MICHELE NORRIS, Host:
NPR's Jason Beaubien takes us to the border city of Matamoros, just across the Rio Grande from Brownsville, Texas.
JASON BEAUBIEN: Twenty-four-year-old Juan Perez and his girlfriend arrived in Matamoros a couple of days ago from the southern Mexican State of Tabasco. They've run out of money and now find themselves stuck at the border.
JUAN PEREZ: (Through Translator) There are a lot of criminals at the river. You have to pay to cross the river. And on the other side, you have to be careful of the Border Patrol. And there's a lot of crime here in Matamoros right now.
BEAUBIEN: The couple is staying at a church-run shelter. They've heard about other migrants getting kidnapped, robbed and beaten here. They don't have the bus fare to return to Tabasco, but Perez worries he'll get abducted if he goes out to try to find a job.
PEREZ: (Through Translator) The truth is I'm afraid to go out in the streets.
BEAUBIEN: Perez says they wanted to go to the U.S. to look for work. Now they just want to go home.
(SOUNDBITE OF CHURCH BELLS)
BEAUBIEN: Migrants are abducted and held in so-called safe houses until family members pay ransoms of hundreds or even thousands of dollars for their release. The migrants are regularly beaten.
FRANCISCO GALLARDO LOPEZ: (Through Translator) In the past, ordinary smugglers abandoned them, extorted them. But now, physical abuse is the norm, and it's very strong and very serious.
BEAUBIEN: Carlos paid a coyote, a smuggler, to get him from the Mexican border city of Reynosa to Houston.
CARLOS: (Through Translator) They charged us $500 up front just to cross the border. Then if they got us to Houston you have to pay another $2,500.
BEAUBIEN: The coyote took a group of 30 people, mostly young men in their 20's, Carlos says, and ferried them across the river in an inflatable raft. Two vehicles, a small white van and a car, were waiting for them. The migrants spent the first two days hidden in a house in McAllen, Texas. Then they were all crammed back into the vehicles, Carlos says, and driven out into the countryside.
CARLOS: (Through Translator) We were all squeezed in. You nearly suffocated in there, too.
BEAUBIEN: Outside McAllen, they were told they were supposed to meet up with some other guides who would walk them around several border patrol checkpoints.
CARLOS: (Through Translator) The coyotes who were supposed to take us weren't there. We woke up the next day and we didn't have water, we didn't have food. So what were we going to do there in the woods - die out there?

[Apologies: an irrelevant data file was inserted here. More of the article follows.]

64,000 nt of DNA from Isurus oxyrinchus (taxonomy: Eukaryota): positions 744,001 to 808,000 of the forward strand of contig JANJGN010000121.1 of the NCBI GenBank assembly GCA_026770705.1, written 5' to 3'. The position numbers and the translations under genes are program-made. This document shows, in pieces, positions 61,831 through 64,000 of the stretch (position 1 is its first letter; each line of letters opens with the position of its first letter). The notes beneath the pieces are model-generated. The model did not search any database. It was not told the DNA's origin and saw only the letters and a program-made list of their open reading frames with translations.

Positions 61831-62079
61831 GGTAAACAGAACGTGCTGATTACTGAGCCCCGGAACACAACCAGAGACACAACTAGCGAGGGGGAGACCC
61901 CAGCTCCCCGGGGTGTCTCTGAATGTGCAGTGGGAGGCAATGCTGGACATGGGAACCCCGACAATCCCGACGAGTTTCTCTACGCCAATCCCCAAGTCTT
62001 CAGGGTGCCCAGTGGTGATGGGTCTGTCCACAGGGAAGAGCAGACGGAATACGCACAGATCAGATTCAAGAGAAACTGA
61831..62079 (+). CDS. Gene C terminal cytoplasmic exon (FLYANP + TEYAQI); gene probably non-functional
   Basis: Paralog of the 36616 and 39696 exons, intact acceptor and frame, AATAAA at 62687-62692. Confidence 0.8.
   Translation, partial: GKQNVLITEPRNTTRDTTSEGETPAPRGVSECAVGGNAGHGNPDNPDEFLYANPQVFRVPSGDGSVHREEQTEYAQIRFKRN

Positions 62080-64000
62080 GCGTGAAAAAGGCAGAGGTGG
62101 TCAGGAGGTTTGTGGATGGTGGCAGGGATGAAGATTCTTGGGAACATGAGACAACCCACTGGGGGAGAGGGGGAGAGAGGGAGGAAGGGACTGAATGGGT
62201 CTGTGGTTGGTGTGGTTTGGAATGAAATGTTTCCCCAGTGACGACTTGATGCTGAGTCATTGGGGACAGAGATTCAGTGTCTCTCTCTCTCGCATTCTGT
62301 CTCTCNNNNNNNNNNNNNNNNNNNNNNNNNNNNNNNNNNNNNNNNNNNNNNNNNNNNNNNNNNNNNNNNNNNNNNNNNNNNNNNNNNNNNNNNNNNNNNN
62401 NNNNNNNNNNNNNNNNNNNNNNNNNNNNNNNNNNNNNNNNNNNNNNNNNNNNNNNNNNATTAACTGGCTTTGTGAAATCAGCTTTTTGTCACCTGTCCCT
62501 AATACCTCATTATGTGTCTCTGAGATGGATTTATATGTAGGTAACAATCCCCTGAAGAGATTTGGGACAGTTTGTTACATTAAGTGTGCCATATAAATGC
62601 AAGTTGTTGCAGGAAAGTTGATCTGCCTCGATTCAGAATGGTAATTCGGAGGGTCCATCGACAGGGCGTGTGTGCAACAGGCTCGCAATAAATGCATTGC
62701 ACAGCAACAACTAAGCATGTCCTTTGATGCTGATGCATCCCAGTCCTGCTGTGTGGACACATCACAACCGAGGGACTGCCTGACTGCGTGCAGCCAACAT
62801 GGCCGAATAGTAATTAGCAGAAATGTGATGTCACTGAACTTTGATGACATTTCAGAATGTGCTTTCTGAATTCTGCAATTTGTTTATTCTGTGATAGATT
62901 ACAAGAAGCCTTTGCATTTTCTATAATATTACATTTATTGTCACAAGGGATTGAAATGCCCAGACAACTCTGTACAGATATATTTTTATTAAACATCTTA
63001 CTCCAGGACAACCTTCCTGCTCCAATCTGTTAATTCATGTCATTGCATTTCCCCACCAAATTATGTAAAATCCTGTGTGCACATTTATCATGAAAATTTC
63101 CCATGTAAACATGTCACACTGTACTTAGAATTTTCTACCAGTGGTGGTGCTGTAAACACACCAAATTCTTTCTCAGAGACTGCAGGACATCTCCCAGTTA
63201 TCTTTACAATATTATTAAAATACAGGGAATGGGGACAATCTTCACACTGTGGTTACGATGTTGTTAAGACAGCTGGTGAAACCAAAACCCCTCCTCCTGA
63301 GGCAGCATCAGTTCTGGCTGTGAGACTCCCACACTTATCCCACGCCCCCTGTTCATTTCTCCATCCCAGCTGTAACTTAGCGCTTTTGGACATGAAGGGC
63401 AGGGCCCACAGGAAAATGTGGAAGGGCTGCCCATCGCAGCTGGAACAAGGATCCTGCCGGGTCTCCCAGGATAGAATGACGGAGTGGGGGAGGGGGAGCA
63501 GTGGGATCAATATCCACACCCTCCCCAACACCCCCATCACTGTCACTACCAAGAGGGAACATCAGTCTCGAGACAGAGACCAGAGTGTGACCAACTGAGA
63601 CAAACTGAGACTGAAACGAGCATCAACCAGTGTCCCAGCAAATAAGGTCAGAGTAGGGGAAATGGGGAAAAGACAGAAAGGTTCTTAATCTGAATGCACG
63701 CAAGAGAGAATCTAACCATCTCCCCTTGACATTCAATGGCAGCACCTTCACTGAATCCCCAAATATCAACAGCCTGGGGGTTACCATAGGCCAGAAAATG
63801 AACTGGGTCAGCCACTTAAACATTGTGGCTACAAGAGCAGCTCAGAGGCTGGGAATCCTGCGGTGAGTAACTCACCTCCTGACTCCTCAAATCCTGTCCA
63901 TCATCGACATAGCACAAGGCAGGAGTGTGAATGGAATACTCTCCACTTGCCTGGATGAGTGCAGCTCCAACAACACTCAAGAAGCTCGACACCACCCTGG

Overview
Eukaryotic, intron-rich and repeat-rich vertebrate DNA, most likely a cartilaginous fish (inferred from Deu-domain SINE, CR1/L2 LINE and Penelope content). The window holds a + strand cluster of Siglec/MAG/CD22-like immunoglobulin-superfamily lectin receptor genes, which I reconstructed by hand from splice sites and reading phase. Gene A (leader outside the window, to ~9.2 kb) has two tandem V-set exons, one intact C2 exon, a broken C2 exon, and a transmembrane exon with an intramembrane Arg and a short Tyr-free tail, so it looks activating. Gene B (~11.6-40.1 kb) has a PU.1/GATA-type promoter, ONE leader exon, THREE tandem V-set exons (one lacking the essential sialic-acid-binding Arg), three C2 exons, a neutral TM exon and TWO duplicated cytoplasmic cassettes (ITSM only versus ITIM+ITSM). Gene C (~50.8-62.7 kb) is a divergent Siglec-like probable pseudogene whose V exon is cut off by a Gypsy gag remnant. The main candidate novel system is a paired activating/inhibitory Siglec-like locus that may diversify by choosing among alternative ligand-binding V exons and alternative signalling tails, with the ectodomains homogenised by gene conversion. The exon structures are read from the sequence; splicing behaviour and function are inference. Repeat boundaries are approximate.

BEAUBIEN: Eventually the coyotes showed up. Carlos says the group would hike to a spot where the van and the car were waiting. They'd ride a little ways, then they'd get out and hike some more. Carlos says this went on for five days and the guides never brought them anything to eat.
CARLOS: (Through Translator) Mostly we were just drinking water. And then at one point, we went a day and half without any water.
BEAUBIEN: Carlos is from the central Mexican state of Morelos. His family works in the sugar fields. Carlos says all of his uncles are in Texas and he's always expected he'll join them. He'll go back to Morelos temporarily but says he's not going stay there.
CARLOS: (Through Translator) After a little while, I am going to go to the United States. I'm going to come back again.
BEAUBIEN: This burning desire to get to the United States is a huge problem, says Alejandro del Angel Pena Jara. Pena is with the Mexican social service agency in Matamoros that deals with deported minors. He says kids are putting their lives at risk to try to get across. One of the biggest dangers is just drowning in the river. But Pena says recently the migrant journey overall has gotten much more hazardous.
ALEJANDRO DEL ANGEL PENA JARA: (Through Translator) We've had cases where young girls, teenagers, are raped; cases where migrants are injured when they're attacked either with firearms or a knife. There's the problem of them being used to smuggle drugs across or money.
BEAUBIEN: But Pena says the most common cases are kids between the age of 12 and 16 who are trying to join their parents who are already in the United States. This poses a problem for him, because oftentimes he has to call that parent who's in the U.S. illegally and have them come down to Matamoros and collect their teenager.
DEL ANGEL PENA JARA: (Through Translator) We believe that they're then going to try to cross again. If you have your house, your family, your studies, everything over there in the United States, the most logical thing is that you're going to try to cross back. And what worries us is they're going expose themselves again to these dangers or risk their lives to return to the United States.
BEAUBIEN: Jason Beaubien, NPR News.
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